influences ~ Simon Subrosa

Simon Subrosa is a Port Elizabeth-based photographer/digital artist whose work, while not directly influencing my own, deals with themes and motifs that I also find attractive or intriguing. Much of his art contains elements of religious imagery, sexual acts, post-apocalyptic environments and an almost painterly eye for digital manipulation.

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His photographs are meticulously accented with an endless layering of textures, creating a mottled, aged effect most often associated with ancient oil paintings – or physical decay. Personally this effect is very thought-provoking for me as it lends to an image which would not look out of place in a two-hundred-year-old book; yet the subject matter would, of course, be decidedly out of place.

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Most often Simon uses himself as a model in his art, which has led to him being accused of narcissism. Being lucky enough to know the guy in person I can assure you that this is untrue. There are many creative people out there that realise the most convenient model is oneself – for example, I would not have asked anyone to strip nude and lie on a cold tile floor in winter while contorting in various positions as if undergoing painful mutation just to take some reference photos (which is what I did — thank you, camera timer). In Simon’s case his inspiration often strikes on a whim, causing him to take a few pictures on the spur of the moment and begin manipulating them at some forsaken hour of the morning.

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Despite this, female models and bodies appear frequently in his work; horned or tentacled or stained or crowned in thorns. I enjoy his use of halos and animal parts; both favourite tropes of mine to abuse, as well as his creative use of the female body.

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All in all, Simon unfailingly creates work that I find extremely pleasing to my occipital lobe and continues to be a many-faceted source of inspiration. Find him at his blog, on Facebook or Shadowness.

influences ~ “Black Hole”

I read Charles Burns’s comic-book series Black Hole almost a year ago and it is one of the few series that reread many times over in its entirety. Don’t get me wrong; there are a great many comic books I feel much admiration and awe towards. But I have a seemingly-insurmountable amount of comics to get through and just do not feel it is fair to favour them unequally. Black Hole is the exception due to its pertinent themes that resonate with my own creative inclinations.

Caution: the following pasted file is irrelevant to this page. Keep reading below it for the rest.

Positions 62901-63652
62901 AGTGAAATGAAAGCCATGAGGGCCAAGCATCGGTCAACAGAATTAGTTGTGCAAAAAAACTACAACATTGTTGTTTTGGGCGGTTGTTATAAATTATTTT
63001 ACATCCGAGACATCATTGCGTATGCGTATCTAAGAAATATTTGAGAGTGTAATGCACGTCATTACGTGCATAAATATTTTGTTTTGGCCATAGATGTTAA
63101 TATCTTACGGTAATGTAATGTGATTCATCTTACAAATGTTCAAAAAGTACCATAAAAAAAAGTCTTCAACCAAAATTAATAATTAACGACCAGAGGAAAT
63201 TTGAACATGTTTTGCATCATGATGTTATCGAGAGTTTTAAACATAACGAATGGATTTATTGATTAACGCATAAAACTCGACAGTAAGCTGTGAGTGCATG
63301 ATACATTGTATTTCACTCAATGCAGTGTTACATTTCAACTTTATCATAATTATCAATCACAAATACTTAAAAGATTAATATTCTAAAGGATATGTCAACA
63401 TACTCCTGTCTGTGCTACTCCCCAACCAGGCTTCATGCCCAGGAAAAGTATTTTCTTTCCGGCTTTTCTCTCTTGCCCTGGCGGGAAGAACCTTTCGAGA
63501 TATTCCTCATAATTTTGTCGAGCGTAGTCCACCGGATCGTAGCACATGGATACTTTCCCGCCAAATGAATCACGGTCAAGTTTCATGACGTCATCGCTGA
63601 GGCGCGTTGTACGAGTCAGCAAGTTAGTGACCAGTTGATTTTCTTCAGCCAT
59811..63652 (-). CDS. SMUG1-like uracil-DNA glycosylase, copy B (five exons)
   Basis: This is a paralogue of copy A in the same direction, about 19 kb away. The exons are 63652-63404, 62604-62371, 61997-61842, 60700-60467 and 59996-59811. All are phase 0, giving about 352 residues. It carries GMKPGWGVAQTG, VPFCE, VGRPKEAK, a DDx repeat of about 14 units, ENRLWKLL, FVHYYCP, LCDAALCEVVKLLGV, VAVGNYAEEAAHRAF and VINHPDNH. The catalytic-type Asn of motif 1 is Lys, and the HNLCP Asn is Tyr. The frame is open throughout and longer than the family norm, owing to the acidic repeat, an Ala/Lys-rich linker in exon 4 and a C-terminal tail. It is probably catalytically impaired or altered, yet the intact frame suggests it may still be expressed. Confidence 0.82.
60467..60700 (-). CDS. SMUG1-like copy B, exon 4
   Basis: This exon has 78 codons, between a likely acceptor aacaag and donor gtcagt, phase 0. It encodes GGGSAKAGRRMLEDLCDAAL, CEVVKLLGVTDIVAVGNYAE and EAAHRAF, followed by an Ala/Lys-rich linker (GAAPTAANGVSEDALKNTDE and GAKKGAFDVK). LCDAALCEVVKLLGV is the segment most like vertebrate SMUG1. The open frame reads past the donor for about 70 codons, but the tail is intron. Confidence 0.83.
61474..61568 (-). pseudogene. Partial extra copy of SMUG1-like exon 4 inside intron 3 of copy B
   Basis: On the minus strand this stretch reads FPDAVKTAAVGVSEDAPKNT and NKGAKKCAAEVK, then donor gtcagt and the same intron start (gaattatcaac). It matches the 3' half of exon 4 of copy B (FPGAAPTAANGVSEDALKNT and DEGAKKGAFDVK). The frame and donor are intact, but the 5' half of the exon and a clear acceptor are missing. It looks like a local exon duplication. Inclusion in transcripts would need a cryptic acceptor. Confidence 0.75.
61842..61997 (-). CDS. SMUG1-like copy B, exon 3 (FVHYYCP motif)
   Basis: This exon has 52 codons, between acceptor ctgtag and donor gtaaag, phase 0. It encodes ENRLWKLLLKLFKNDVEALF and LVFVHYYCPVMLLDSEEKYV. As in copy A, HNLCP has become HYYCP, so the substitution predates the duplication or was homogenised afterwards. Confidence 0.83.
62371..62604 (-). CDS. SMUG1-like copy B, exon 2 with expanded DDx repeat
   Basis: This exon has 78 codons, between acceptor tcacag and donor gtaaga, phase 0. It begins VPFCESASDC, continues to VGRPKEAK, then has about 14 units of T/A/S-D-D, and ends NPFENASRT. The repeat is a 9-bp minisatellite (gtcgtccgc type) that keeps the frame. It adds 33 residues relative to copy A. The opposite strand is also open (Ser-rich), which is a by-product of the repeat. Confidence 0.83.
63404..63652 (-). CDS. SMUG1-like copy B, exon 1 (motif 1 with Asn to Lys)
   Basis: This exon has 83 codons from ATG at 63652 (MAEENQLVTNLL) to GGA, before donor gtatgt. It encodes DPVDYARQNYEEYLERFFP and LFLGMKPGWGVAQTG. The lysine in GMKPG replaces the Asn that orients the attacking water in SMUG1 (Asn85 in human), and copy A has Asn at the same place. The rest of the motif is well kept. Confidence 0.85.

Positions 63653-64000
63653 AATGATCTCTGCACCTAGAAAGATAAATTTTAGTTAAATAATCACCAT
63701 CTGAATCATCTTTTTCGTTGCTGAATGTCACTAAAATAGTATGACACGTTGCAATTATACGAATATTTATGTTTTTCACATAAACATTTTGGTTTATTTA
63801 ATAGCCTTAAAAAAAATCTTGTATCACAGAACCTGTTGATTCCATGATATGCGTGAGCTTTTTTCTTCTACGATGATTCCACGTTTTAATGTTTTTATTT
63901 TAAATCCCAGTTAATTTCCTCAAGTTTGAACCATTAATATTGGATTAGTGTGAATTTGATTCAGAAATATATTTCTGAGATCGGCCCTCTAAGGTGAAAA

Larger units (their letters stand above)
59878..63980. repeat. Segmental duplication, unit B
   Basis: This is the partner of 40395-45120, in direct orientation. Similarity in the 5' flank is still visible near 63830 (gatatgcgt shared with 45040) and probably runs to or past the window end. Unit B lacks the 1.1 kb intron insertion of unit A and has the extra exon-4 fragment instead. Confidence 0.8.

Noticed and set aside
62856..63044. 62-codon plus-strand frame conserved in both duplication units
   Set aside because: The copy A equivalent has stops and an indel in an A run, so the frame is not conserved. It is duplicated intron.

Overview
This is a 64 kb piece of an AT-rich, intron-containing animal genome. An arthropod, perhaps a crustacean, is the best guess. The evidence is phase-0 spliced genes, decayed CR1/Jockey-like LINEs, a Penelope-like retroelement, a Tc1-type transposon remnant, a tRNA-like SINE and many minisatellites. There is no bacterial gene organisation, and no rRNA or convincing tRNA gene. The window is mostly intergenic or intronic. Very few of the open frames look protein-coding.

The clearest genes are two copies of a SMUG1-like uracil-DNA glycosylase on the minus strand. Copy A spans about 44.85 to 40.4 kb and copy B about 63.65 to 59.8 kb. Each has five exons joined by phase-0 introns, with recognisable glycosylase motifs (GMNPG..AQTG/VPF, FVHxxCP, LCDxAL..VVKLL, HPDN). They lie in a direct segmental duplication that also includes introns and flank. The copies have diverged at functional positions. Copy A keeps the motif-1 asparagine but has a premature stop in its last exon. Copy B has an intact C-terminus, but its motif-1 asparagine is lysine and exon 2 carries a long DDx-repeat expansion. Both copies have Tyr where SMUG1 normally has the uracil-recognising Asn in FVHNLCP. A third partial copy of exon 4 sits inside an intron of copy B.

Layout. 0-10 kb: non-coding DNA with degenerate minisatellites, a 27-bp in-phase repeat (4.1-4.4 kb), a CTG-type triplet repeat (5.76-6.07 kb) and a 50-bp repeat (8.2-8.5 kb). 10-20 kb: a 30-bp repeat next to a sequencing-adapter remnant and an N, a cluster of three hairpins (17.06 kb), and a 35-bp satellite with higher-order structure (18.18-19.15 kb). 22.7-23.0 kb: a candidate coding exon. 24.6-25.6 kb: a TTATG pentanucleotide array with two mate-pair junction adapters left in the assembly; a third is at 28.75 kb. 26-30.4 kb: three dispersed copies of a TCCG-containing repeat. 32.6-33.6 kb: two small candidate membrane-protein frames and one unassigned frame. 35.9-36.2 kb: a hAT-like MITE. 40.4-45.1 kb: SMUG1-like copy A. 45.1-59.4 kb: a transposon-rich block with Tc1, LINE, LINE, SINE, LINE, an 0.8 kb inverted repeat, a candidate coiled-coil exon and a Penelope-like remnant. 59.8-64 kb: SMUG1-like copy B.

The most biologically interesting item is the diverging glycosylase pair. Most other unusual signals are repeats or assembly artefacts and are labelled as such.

The story is set in a world that appears to be stuck in the seventies perhaps (?) which also happens to be inflicted with a kind of plague that apparently only affects teenagers. When reading up on this series I found an article that claimed the plague could only be transmitted sexually, but the comic itself suggests otherwise when an infected teen apparently communicates the disease by spitting into another boy’s mouth. In any case, the disease leads to gradual physical mutation that instantly marks its victims as ‘outsider,’ ‘other,’ and ‘unclean.’ Shame and revile are soon to follow.

 

[the image on the left is by Max Oppenheim/Bill Turpin and is based off Burns’s art on the right]

Some kids strike it lucky with mutations that can be easily hidden under clothing; others develop hideous facial disfigurements that impede their speech. This leads to the pariahs being forced into exile (or retreating voluntarily) into nearby woods. Before everyone gets excited, there are no cool superpowers involved; only disfigurement that might come with many virulent forms of sexual disease.

 

Aside from storyline, it is a crazy ride peppered with incredible suggestive imagery that is varied and allusive and completely wild. The art is pure ink in its best form; the linework simple enough to be understood and almost harking back to the iconic beginnings of comic art; yet layered with incredible detail and subtlety.  Throughout the series there is an unmistakeable thread of images which take various incarnations in the formation of leitmotifs that visually unite the different experiences of the kids. The mutations are nasty, the environments retro; the tone grey and oppressive. Find it, read it, be inspired.

influences ~ Acrosanti

[The work that has shaped what I do today]

It must start with a girl who goes by Acrosanti. I discovered her when I was about fifteen and she was the first artist to make a real impression on me. At the moment she focuses primarily on original characters based off Shane Acker’s 9 film, but when I first found her on dA she was a creature-creator. She invented the most abstract yet functional-looking animals that roamed around in her various worlds.

Mandibular

Anatomy of a Coathanger

I loved the way that her style was so minimal; her lines so sleek and elegant that they managed to convey a kind of fluidity to all her creations. Even the simplest pencil sketch had a neat and contained sense of movement to it.

Robotics

Another big influence to me, at that time, was the way in which she saw the world and incorporated into her work. My favourite images were the ordinary objects that had turned into creatures.

Backhoe Creature

Ready The Pen

Although the work is fantastical and seemingly incongruous, the simplicity that she used (especially in the rougher, sketchbook-ey posts) really helped past-me see how anatomy worked. A subtle line to show where the ribcage ended. A slight dip to hint at the curves of collar-bones. Her creativity and dedication to her OC’s (their worlds, their histories) assisted in shaping the way I think/draw now.

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